• In cases of advanced or chronic pododermatitis, or if there is suspicion of a foreign body or tumor, veterinarians may perform local or surgical biopsies and conduct paw X-rays. Blood tests may also be conducted to identify any hormonal deficiencies, such as thyroid hormone and cortisol levels.
  • Allergies are often diagnosed after secondary infections have subsided, as it may take time to eliminate potential allergens. It’s crucial to provide veterinarians with any pertinent information that may assist in diagnosing the cause of pododermatitis. Details regarding flea prevention, the use of topical therapies, changes in diet or treats, alterations in lifestyle, and environmental shifts can all aid veterinarians in determining the root cause of the condition.

Treatment

Treatment for pododermatitis in dogs is tailored to the underlying cause identified by the veterinarian:

  • Upon diagnosis, veterinarians devise a specific treatment plan for the dog’s pododermatitis. Minor lesions that do not cause discomfort, such as those affecting a single paw or between a few toes, may be managed at home using medicated wipes, mousse, or shampoos like Duoxo® S3 (available as wipes or shampoo) and Dechra® products.
  • If the dog experiences pain or if the paw lesions worsen or persist beyond a few days, immediate veterinary attention is necessary. Commonly prescribed antibiotics for skin infections include Cephalexin, Cefpodoxime, and Convenia®.
  • Treatment for mange varies based on lesion severity. Topical creams and shampoos containing benzoyl peroxide are often recommended for small, localized lesions. Insect repellents and flea/tick prevention measures can aid in managing demodex infections. Additionally, depending on the cause of pododermatitis, veterinarians may prescribe anti-inflammatory or steroid medications as part of the treatment regimen.

Recovery and Management

The recovery and management of pododermatitis in dogs depend largely on the underlying cause:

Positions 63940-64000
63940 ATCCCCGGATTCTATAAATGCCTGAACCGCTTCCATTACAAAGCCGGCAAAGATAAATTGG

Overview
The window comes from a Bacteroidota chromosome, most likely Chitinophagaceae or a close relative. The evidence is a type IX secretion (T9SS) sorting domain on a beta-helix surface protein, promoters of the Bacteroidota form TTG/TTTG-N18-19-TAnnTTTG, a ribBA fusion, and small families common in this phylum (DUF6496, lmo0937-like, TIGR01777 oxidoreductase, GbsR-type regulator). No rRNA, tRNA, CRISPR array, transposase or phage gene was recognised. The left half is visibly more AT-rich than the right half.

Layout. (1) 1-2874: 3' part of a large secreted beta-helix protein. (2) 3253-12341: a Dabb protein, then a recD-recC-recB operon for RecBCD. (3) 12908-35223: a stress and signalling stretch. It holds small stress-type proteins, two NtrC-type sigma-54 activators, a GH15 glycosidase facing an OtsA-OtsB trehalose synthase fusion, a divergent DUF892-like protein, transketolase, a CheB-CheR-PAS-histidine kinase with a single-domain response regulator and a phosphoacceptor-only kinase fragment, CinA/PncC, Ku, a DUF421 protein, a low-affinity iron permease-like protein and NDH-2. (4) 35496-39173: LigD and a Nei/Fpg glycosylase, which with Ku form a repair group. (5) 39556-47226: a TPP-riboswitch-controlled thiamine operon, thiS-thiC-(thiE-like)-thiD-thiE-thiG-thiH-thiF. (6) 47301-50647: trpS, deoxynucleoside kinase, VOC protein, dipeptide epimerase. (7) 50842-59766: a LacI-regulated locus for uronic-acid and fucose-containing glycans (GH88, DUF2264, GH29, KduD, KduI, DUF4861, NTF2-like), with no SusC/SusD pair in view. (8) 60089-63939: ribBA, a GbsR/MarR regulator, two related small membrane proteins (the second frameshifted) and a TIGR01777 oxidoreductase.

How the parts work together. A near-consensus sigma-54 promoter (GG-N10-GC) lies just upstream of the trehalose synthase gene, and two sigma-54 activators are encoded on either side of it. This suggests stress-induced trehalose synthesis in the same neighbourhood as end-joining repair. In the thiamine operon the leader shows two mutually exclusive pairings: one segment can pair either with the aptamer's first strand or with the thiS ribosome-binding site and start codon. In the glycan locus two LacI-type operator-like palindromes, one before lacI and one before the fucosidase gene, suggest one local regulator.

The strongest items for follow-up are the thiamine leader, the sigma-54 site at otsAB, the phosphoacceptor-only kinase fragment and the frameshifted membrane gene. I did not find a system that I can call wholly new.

• While some causes of pododermatitis may not have a definitive cure, it’s possible to manage the condition medically to ensure your dog remains free from pain and itching. Most infectious causes, such as those stemming from bacteria, fungus, ringworm, and mange, can be effectively treated with appropriate medications.
  • Hormonal causes can be managed through medication aimed at supplementing the body’s low hormone levels. Prognosis varies from good to guarded, contingent upon the successful diagnosis and treatment of the underlying cause.
  • Diagnosing and treating pododermatitis can be a complex and lengthy process, often causing frustration for pet parents. Regular follow-up examinations and diagnostic tests are essential for veterinarians to identify and address the underlying issues, though this process may take weeks to months.
  • There are preventive measures that may help avoid pododermatitis. If you observe your dog licking excessively, immediate intervention using a recovery collar and seeking veterinary treatment for the underlying condition can mitigate the risk of pododermatitis development.

Pododermatitis in Dogs FAQs

How long does it take pododermatitis in dogs to heal?

  • The duration of healing for pododermatitis in dogs varies depending on the underlying cause. Recovery may take days, weeks, or even months. Some cases can be completely cured, while others require ongoing management with appropriate treatment.

Can pododermatitis in dogs resolve on its own?

Pododermatitis does not typically resolve without medical intervention and treatment. If your dog exhibits symptoms such as excessive licking and biting of their paws, it’s important to seek veterinary care promptly.

Can dogs develop pododermatitis due to food allergies?

  • Yes, pododermatitis can be triggered by food allergies in dogs. Excessive licking and chewing of the paws are common signs of food allergies, especially in young to middle-aged dogs. However, these symptoms can also stem from environmental allergies or other underlying causes.